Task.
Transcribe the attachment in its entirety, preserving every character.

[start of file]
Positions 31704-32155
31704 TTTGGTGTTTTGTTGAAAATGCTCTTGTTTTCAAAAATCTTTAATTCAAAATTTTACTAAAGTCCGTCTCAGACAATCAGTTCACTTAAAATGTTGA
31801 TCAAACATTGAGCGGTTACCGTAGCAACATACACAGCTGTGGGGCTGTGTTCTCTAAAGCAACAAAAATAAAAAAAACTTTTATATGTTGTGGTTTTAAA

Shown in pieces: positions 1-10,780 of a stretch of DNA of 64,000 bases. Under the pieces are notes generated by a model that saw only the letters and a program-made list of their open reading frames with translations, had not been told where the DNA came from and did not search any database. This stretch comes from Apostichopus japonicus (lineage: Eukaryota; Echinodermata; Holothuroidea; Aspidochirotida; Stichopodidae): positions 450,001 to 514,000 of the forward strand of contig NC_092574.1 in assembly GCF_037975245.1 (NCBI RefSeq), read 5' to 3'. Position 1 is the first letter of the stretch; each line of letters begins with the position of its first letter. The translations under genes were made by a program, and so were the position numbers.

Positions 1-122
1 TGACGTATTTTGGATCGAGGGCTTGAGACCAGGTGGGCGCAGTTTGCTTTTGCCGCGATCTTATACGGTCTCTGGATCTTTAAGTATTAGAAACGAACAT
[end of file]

Positions 31704-32155
31704 TTTGGTGTTTTGTTGAAAATGCTCTTGTTTTCAAAAATCTTTAATTCAAAATTTTACTAAAGTCCGTCTCAGACAATCAGTTCACTTAAAATGTTGA
31801 TCAAACATTGAGCGGTTACCGTAGCAACATACACAGCTGTGGGGCTGTGTTCTCTAAAGCAACAAAAATAAAAAAAACTTTTATATGTTGTGGTTTTAAA

Shown in pieces: positions 1-10,780 of a stretch of DNA of 64,000 bases. Under the pieces are notes generated by a model that saw only the letters and a program-made list of their open reading frames with translations, had not been told where the DNA came from and did not search any database. This stretch comes from Apostichopus japonicus (lineage: Eukaryota; Echinodermata; Holothuroidea; Aspidochirotida; Stichopodidae): positions 450,001 to 514,000 of the forward strand of contig NC_092574.1 in assembly GCF_037975245.1 (NCBI RefSeq), read 5' to 3'. Position 1 is the first letter of the stretch; each line of letters begins with the position of its first letter. The translations under genes were made by a program, and so were the position numbers.

Positions 1-122
1 TGACGTATTTTGGATCGAGGGCTTGAGACCAGGTGGGCGCAGTTTGCTTTTGCCGCGATCTTATACGGTCTCTGGATCTTTAAGTATTAGAAACGAACAT